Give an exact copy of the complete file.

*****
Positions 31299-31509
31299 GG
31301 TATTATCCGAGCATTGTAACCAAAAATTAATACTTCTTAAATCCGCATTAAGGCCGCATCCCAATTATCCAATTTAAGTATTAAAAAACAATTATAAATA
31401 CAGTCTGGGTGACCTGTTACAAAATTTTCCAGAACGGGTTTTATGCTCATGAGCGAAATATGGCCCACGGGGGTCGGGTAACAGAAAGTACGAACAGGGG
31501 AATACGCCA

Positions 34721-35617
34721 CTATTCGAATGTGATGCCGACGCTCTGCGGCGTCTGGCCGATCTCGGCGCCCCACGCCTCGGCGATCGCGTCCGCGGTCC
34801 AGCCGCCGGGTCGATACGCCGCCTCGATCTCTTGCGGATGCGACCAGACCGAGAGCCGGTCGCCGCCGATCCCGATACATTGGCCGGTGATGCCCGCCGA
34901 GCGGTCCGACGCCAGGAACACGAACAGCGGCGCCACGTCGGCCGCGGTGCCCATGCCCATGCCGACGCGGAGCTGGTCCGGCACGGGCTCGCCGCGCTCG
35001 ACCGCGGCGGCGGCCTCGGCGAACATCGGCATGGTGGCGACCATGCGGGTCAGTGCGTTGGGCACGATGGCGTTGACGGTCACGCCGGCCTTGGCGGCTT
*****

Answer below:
Positions 31299-31509
31299 GG
31301 TATTATCCGAGCATTGTAACCAAAAATTAATACTTCTTAAATCCGCATTAAGGCCGCATCCCAATTATCCAATTTAAGTATTAAAAAACAATTATAAATA
31401 CAGTCTGGGTGACCTGTTACAAAATTTTCCAGAACGGGTTTTATGCTCATGAGCGAAATATGGCCCACGGGGGTCGGGTAACAGAAAGTACGAACAGGGG
31501 AATACGCCA

Positions 34721-35617
34721 CTATTCGAATGTGATGCCGACGCTCTGCGGCGTCTGGCCGATCTCGGCGCCCCACGCCTCGGCGATCGCGTCCGCGGTCC
34801 AGCCGCCGGGTCGATACGCCGCCTCGATCTCTTGCGGATGCGACCAGACCGAGAGCCGGTCGCCGCCGATCCCGATACATTGGCCGGTGATGCCCGCCGA
34901 GCGGTCCGACGCCAGGAACACGAACAGCGGCGCCACGTCGGCCGCGGTGCCCATGCCCATGCCGACGCGGAGCTGGTCCGGCACGGGCTCGCCGCGCTCG
35001 ACCGCGGCGGCGGCCTCGGCGAACATCGGCATGGTGGCGACCATGCGGGTCAGTGCGTTGGGCACGATGGCGTTGACGGTCACGCCGGCCTTGGCGGCTT